5 films like “See how they run”: With all the excitement surrounding Glass Onion: A Knives Out Mystery (2022) ahead of its Netflix release later this year, Tom George’s See How They Run (2022) delivers a cozy mystery that promises to warm you like a bowl of chicken soup For the soul. It chooses to be a parody of the classic thriller mystery we typically associate with Agatha Christie books and looks inward for a meta commentary. If you’re a fan of both of those elements in movies, you’ll love this one.
The film opens in 1953, nearly a decade after the end of World War II. We are immediately introduced to an Agatha Christie play, The Mousetrap (1952), described as a second-rate murder mystery by American director Leo Köpernick (played by Adrien Brody), which has successfully drawn audiences to the theater for one hundred performances. Unfortunately, the film’s original narrator, Köpernick, is murdered at the play’s success party, and now Scotland Yard detectives – a limping war veteran, Inspector Stoppard (played by Sam Rockwell), and an inexperienced young widow, Constable Stalker (played by Saoirse Ronan) – must find out who the killer is. It doesn’t help that everyone on the play crew hates Köpernick. To garnish this hodgepodge, we are also promised the presence of the famous author herself, Agatha Christie. He speeds along the track, repeatedly warning us not to jump to conclusions, but can you help him when you have so many clues lying around? We’re on the same boat as Agent Stalker until the very end.
It’s an elegant thriller that doesn’t hit the bullseye with its meta-mystery, but it comes pretty close. An obvious Double Bill for this one would be Knives Out (2019), written and directed by Rian Johnson. In it, Detective White (played by Daniel Craig) must uncover the secrets behind the death of aging mystery novelist, Harlan Thrombey (played by the late Cristopher Plummer). It has an all-star cast and a well-honed plot full of age-old murder mystery tropes, which makes it equally charming and entertaining to watch. More importantly, Knives Out is a clever, subversive thriller that turns the genre upside down.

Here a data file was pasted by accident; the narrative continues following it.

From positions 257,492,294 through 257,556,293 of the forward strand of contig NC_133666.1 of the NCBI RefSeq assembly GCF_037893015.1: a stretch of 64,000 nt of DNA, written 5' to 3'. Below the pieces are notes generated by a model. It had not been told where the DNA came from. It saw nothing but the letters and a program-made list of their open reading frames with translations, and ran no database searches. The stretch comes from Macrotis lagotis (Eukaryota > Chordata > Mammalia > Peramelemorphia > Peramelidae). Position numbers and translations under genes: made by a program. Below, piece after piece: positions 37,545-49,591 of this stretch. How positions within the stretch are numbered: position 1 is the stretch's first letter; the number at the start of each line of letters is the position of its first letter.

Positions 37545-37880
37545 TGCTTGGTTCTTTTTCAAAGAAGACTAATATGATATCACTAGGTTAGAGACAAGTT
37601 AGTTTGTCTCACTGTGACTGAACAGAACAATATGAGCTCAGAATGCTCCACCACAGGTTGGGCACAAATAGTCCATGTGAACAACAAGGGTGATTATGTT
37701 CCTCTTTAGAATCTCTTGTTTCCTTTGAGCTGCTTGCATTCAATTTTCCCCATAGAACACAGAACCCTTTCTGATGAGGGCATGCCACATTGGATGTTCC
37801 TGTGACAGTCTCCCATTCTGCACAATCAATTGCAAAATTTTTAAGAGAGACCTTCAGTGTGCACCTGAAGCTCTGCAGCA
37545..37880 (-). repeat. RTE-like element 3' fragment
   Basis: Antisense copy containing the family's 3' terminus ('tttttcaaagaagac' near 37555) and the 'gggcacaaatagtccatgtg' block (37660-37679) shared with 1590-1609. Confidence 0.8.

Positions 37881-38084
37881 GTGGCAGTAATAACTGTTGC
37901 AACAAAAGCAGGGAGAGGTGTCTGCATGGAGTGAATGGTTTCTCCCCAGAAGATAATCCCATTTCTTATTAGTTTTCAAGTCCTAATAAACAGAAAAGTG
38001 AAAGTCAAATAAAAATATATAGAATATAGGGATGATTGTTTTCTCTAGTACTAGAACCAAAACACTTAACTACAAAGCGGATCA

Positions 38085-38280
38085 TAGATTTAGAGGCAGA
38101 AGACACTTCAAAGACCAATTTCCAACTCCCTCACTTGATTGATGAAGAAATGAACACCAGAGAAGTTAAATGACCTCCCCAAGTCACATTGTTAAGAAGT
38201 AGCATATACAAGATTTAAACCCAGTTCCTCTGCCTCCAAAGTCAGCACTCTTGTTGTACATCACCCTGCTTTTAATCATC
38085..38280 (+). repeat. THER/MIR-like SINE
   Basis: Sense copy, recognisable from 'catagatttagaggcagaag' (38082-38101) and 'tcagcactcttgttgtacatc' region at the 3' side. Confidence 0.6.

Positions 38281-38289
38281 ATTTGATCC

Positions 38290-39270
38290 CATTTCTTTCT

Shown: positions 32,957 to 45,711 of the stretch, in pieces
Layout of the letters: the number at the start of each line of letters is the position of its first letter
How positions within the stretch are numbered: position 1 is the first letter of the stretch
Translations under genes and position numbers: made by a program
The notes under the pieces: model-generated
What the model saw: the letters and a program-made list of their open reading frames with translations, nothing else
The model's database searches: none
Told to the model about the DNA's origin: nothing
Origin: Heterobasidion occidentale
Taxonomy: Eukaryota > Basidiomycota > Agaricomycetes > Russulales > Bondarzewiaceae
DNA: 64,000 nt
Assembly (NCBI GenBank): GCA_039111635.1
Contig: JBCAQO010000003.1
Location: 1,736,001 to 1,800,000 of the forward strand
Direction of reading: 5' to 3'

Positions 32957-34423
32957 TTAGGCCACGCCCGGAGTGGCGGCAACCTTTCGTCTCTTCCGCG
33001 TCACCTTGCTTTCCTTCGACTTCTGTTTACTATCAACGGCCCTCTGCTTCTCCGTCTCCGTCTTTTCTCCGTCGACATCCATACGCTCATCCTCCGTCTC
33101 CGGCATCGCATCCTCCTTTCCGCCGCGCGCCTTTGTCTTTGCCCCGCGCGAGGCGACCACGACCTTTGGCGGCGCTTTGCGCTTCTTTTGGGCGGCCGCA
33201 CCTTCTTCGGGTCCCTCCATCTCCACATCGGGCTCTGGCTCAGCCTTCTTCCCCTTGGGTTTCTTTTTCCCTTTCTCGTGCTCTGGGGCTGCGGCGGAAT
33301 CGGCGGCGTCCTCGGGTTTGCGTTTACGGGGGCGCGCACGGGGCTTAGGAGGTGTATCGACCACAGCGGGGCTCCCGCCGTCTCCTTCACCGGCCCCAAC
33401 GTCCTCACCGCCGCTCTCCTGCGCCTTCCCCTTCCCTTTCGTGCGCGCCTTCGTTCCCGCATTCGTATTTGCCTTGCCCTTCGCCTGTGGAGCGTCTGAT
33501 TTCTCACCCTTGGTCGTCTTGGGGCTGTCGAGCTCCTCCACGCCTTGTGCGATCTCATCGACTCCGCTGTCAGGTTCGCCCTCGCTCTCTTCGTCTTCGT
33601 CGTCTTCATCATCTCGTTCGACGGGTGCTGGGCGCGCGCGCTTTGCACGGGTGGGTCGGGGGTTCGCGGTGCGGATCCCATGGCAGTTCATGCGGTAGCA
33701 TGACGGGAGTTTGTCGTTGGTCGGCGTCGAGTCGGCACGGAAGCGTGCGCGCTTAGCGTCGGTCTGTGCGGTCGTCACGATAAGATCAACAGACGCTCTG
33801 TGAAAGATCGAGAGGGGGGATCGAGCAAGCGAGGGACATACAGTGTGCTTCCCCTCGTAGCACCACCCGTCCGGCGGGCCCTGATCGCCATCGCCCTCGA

Here is a list of five suggested murder mysteries you will enjoy if you liked the movie, See How They Run (2022). More like a warm-up exercise for your curiosity, these movies have a few common factors, including the World War II setting in a Western European or American setting, female detectives, and a narration or film adaptation. inspired by Agatha Christie. More importantly, all of these movies make for a very entertaining watch! Good reading!
5. The Grand Hotel in Budapest (2014)